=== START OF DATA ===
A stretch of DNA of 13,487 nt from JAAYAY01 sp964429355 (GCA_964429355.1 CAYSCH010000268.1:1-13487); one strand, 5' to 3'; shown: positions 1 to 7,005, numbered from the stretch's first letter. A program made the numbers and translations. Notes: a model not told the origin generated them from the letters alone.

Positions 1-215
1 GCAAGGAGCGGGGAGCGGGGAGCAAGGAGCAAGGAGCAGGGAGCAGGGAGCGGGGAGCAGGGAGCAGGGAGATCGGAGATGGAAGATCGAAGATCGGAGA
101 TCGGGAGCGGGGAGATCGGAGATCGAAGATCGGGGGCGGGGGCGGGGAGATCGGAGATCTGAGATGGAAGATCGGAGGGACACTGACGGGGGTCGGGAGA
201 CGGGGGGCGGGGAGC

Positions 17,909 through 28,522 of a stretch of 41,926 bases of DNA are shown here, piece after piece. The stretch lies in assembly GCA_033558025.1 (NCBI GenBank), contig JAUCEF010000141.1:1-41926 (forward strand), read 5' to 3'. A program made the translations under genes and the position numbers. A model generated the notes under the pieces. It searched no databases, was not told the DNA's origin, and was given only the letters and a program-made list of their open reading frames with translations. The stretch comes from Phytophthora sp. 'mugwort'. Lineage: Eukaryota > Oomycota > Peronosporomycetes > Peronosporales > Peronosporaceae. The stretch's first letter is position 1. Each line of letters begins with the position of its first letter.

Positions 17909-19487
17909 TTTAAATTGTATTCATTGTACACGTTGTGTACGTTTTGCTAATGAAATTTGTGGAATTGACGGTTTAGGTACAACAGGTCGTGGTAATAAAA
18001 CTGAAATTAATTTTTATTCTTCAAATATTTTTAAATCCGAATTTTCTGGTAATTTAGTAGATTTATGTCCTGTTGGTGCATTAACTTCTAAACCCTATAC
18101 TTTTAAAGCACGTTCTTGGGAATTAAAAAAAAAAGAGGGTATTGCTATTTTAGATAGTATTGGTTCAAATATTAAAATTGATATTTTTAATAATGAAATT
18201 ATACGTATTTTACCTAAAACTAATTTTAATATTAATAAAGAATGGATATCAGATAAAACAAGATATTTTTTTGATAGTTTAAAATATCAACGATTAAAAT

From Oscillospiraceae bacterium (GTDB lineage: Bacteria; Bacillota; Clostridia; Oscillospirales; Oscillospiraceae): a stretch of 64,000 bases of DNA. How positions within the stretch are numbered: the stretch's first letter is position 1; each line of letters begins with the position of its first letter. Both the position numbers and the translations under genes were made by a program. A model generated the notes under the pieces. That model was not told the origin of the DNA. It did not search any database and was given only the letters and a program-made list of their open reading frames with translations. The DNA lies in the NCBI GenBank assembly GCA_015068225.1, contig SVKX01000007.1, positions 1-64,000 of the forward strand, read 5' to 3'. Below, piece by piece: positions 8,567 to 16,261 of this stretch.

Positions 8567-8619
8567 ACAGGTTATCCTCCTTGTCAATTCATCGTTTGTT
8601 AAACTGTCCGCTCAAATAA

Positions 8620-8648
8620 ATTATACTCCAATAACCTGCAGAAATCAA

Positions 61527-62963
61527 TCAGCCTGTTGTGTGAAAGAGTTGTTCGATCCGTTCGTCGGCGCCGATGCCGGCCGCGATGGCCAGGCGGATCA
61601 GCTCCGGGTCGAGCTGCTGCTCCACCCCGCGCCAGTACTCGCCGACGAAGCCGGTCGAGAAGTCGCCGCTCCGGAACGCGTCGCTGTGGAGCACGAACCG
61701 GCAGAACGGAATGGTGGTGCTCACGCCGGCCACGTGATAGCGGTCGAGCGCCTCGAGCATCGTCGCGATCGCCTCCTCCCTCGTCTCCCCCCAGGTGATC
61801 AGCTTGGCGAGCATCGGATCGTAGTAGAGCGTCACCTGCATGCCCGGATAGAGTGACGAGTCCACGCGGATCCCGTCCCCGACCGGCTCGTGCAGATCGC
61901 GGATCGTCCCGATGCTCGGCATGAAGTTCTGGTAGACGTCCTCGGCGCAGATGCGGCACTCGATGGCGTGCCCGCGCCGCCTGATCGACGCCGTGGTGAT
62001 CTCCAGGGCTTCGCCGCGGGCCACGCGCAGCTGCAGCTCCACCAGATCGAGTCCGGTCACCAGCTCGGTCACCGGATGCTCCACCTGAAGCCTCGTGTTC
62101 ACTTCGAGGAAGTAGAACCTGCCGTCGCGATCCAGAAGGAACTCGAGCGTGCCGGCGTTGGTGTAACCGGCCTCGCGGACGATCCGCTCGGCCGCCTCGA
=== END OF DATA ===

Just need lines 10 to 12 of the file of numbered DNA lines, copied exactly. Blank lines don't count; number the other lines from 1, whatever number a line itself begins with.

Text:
18101 TTTTAAAGCACGTTCTTGGGAATTAAAAAAAAAAGAGGGTATTGCTATTTTAGATAGTATTGGTTCAAATATTAAAATTGATATTTTTAATAATGAAATT
18201 ATACGTATTTTACCTAAAACTAATTTTAATATTAATAAAGAATGGATATCAGATAAAACAAGATATTTTTTTGATAGTTTAAAATATCAACGATTAAAAT

From Oscillospiraceae bacterium (GTDB lineage: Bacteria; Bacillota; Clostridia; Oscillospirales; Oscillospiraceae): a stretch of 64,000 bases of DNA. How positions within the stretch are numbered: the stretch's first letter is position 1; each line of letters begins with the position of its first letter. Both the position numbers and the translations under genes were made by a program. A model generated the notes under the pieces. That model was not told the origin of the DNA. It did not search any database and was given only the letters and a program-made list of their open reading frames with translations. The DNA lies in the NCBI GenBank assembly GCA_015068225.1, contig SVKX01000007.1, positions 1-64,000 of the forward strand, read 5' to 3'. Below, piece by piece: positions 8,567 to 16,261 of this stretch.